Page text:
Authorities have revoked the tax-exempt status of nonprofit Blue Shield of California, potentially putting it on the hook for tens of millions of dollars in state taxes each year.
The move by the California Franchise Tax Board comes as the state's third-largest health insurer faces fresh criticism over its rate hikes, executive pay and $4.2 billion in financial reserves.
The state quietly stripped the San Francisco insurer of its exemption from California income taxes in August. The company held that since its founding in 1939.
A spokeswoman for the tax agency declined to comment on the reasons for revocation. The highly unusual action comes after a lengthy state audit that looked at the justification for Blue Shield's taxpayer subsidy. The insurer has paid federal taxes for years.
Blue Shield said Tuesday that it's protesting the decision. In the meantime, state officials have ordered it to file tax returns back to 2013.
Blue Shield has about 3.4 million customers and 5,000 employees and posted $13.6 billion in revenue last year. It trails only nonprofit Kaiser Permanente and for-profit Anthem Inc. in statewide enrollment.
Now, a company insider has sided with critics. Michael Johnson, who resigned as public policy director last week after 12 years at the company, said the insurer has been "shortchanging the public" for years by shirking its responsibility to Californians and operating too much like its for-profit competitors.
On Wednesday, Johnson plans to launch a public campaign calling on executives to convert the insurer into a for-profit company and return billions of dollars to the public that could be used to bolster the state's healthcare safety net. He estimates the company could be worth as much as $10 billion.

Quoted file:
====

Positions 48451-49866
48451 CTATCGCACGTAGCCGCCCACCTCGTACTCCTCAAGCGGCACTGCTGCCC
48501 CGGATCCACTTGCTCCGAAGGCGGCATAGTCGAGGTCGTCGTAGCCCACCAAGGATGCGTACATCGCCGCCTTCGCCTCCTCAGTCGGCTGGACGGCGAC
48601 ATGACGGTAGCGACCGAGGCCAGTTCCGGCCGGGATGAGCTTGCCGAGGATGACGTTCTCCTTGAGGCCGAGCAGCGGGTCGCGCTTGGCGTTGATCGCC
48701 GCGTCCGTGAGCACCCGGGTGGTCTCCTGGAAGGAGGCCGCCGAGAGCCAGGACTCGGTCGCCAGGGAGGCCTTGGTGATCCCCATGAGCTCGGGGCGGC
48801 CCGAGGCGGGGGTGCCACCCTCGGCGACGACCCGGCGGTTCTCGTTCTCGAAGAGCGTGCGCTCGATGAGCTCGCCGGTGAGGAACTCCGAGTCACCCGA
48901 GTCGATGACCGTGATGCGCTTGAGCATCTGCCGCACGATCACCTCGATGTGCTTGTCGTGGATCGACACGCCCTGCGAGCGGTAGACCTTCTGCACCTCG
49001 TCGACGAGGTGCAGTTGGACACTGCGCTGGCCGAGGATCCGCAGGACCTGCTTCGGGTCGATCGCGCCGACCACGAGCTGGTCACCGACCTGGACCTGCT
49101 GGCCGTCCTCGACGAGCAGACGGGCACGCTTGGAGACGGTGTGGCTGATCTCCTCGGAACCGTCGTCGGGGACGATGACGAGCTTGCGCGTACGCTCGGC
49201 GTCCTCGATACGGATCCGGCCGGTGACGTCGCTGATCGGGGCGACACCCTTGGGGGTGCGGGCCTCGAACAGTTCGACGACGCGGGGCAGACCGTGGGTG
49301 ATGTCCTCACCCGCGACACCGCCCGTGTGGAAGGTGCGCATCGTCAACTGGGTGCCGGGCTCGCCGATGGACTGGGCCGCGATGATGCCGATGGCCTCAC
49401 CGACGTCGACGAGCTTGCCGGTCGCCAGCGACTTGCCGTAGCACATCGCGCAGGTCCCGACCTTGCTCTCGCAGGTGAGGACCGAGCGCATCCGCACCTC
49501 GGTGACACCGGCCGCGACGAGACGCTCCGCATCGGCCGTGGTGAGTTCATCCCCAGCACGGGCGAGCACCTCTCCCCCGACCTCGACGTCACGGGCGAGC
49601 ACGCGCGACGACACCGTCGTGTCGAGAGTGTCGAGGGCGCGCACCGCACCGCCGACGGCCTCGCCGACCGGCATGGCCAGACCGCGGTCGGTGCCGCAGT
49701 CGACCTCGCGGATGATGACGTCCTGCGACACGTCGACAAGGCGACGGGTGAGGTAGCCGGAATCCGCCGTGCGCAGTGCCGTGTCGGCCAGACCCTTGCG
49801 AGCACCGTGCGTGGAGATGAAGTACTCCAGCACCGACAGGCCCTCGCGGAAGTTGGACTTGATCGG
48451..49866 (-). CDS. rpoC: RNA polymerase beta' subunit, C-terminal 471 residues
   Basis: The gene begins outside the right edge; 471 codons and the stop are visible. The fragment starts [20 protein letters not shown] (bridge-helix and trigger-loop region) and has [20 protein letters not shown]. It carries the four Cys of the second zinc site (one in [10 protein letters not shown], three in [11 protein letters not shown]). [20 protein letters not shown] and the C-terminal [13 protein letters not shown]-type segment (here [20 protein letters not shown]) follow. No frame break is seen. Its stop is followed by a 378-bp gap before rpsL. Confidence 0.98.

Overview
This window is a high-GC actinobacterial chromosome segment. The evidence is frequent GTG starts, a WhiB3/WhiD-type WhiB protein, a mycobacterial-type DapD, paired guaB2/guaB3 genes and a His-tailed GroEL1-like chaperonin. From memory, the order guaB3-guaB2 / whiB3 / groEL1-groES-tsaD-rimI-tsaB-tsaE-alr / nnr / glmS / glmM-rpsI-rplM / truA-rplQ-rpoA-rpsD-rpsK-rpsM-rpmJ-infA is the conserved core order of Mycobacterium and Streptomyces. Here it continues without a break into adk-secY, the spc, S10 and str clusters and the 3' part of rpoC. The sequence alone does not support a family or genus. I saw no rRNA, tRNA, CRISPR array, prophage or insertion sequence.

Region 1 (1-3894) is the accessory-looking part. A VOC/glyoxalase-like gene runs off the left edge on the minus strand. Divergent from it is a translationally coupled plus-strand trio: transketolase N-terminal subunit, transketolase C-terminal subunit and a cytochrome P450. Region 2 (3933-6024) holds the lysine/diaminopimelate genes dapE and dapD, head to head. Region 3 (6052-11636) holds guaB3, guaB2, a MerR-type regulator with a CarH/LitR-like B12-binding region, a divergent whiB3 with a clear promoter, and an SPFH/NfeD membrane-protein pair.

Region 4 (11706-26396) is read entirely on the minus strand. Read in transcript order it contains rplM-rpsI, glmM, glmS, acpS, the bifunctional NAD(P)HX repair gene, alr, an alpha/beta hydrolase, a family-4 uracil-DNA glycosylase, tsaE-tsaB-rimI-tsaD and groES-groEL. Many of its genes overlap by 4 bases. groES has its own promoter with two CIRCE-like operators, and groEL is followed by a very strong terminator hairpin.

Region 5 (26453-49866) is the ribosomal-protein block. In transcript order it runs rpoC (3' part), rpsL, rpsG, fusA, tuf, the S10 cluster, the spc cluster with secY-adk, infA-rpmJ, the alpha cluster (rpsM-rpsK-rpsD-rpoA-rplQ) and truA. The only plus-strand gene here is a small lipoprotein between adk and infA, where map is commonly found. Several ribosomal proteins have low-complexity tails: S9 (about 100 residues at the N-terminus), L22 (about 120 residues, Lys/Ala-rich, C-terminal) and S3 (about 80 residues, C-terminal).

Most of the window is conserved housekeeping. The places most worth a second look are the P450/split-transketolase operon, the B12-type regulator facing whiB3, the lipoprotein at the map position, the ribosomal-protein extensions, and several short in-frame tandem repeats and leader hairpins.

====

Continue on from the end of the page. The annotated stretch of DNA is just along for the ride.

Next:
Switching an insurer to for-profit status has happened before in California and across the country.
In 1996, a similar conversion of Blue Cross of California — now part of Anthem — generated $3 billion to establish the California Endowment and the California HealthCare Foundation.
"The public is not getting its money's worth out of Blue Shield now," Johnson said in an interview.
For years, Blue Shield has overcome similar criticisms, drawing on its powerful brand name and long history. But this time may be different if state officials ratchet up the pressure with hearings or legislation.
The company defends its work on behalf of Californians. It cites its long-standing support of health reform and numerous efforts to make coverage more affordable.
"Blue Shield as a company and management team firmly believes it is fulfilling its not-for-profit mission and commitment to the community," said company spokesman Steve Shivinsky.
He declined to comment on Johnson's effort until more details are available.